Paying off medical bills. Out-of-pocket costs can rack up if you visit the doctor’s office without a health insurance plan, quickly sending you on the fast track to debt. A lower-interest personal loan can help pay off some of your medical expenses. Thankfully, you’ll have a bit of time to search for the right loan, since medical debt won’t appear on your credit report until six months after you’ve been billed.
Home improvements. If you want to make improvements to your home to build equity, but don’t have enough equity just yet to borrow a line of credit against the value of your house, a personal loan could do the trick to pay for those renovations. In this case, when your mortgage payments prevent you from freeing up some discretionary cash to use towards a remodel project, a personal loan is a more feasible option than dipping into your savings account or putting it down on a credit card.
Major life events. Some expenses are unexpected, others are so cost-prohibitive that there’s no time to save up for them, and others still are a combination of both. You can pay for significant life events, like a major move cross country, or planning and paying for a funeral, with a personal loan. (Just make sure that if you’re moving for a new job, your income allows you to make your loan payments — or, that estate plans cover as much as possible before borrowing too much.)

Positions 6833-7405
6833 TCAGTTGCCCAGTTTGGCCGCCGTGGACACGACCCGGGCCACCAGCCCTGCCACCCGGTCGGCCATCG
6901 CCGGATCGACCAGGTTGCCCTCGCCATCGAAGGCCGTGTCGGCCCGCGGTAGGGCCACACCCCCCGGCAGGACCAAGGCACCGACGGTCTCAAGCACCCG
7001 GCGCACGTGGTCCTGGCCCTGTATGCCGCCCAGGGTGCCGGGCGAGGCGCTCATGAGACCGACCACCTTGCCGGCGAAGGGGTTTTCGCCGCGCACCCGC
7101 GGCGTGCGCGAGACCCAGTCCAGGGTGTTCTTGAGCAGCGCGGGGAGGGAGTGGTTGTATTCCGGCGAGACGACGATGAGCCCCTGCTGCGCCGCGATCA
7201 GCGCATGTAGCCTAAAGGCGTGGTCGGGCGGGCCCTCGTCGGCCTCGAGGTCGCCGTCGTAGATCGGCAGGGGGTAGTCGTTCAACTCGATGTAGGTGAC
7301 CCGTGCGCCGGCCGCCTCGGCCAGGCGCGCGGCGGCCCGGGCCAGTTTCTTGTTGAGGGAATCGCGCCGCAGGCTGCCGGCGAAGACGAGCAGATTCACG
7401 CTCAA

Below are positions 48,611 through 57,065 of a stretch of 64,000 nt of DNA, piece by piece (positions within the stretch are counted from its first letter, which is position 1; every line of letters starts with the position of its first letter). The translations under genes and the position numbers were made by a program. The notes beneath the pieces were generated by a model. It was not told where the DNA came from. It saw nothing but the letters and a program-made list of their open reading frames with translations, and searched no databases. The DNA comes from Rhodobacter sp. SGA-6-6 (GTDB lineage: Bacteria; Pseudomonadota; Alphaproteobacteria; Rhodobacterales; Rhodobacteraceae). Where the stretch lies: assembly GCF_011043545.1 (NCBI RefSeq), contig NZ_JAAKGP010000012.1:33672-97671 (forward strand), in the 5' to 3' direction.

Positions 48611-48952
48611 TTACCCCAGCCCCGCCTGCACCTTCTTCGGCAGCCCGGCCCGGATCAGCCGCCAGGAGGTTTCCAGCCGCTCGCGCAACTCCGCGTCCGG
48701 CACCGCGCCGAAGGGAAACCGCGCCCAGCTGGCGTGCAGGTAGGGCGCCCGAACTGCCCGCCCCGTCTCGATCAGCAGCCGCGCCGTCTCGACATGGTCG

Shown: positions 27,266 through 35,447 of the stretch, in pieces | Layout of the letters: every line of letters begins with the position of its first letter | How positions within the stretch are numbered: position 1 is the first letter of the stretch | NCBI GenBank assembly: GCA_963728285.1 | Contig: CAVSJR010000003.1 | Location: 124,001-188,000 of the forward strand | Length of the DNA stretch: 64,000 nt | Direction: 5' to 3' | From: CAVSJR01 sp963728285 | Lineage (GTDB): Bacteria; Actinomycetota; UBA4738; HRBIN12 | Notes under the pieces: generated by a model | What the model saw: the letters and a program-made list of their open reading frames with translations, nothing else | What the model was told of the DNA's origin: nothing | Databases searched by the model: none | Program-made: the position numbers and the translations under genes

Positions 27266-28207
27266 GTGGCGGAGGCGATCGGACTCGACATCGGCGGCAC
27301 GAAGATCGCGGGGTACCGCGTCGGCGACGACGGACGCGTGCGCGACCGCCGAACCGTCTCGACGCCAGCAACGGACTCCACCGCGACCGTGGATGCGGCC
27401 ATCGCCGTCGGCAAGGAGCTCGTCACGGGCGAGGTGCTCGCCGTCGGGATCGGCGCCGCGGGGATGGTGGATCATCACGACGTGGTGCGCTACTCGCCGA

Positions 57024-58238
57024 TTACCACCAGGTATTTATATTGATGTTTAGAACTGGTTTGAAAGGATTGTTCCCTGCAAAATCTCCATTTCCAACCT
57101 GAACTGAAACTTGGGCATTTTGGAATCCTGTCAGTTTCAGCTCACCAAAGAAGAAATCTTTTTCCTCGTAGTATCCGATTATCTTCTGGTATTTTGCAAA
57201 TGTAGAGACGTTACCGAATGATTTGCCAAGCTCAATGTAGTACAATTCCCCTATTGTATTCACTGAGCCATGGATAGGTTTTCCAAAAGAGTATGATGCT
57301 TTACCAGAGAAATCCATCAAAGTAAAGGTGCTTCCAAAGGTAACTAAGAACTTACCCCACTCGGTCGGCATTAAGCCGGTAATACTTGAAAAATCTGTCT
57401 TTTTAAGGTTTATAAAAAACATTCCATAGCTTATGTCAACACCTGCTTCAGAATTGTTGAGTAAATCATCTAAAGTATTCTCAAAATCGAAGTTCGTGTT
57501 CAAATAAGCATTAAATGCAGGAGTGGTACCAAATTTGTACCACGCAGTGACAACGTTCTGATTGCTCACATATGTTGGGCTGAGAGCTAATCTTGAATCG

For building credit. If you don’t qualify for a credit card and are looking to boost your credit score, a personal loan could do the trick. Take out a small amount strictly to pay it back, not to spend on anything. The loan should diversify your credit mix, improve your credit utilization ratio, and reflect timely payments on your credit report.
Weddings, vacations and the like. Many sources will encourage taking out a personal loan to finance a wedding, but think twice before borrowing for your nuptials, next summer’s family vacation, or other one-time "experience" buys. The rationale? These are short-term purchases that only create more debt. Using a personal loan for longer-term financial scenarios, like paying down debt or home improvements, are the more practical options, since the former is about improving credit in the near future; the latter, increasing equity.
Remember that personal loans are still debt. Using one to finance anything your heart desires, from a big-ticket purchase to an emergency expense, or towards debt, doesn’t ignore the fact that it’s still something you need to pay off. Follow these tips:
Don’t borrow more than you need. Even the lowest personal loan interest rates can be high, and may send you further into debt if your balance is hard to manage.
Practice good credit behavior. Don’t focus only on your personal loan. Incorporate it into your personal or family budget along with other bills, like your credit card or other expenses (like your mortgage or auto loan). Making a personal loan part of your revolving and installment debt, rather than the focal point, keeps your credit healthy.
Search for the right lender. See what kinds of personal loan offerings are at your local bank branch or credit union; nonprofit credit unions often provide lower interest rates. Check several online lenders, too, like Lending Club, Prosper or Earnest, marketplace-based lenders where money is funded by members and investors, not banks. It might be the answer to landing a personal loan with a lower interest rate you could have hoped for.
Image: Alfred Gescheidt (Getty)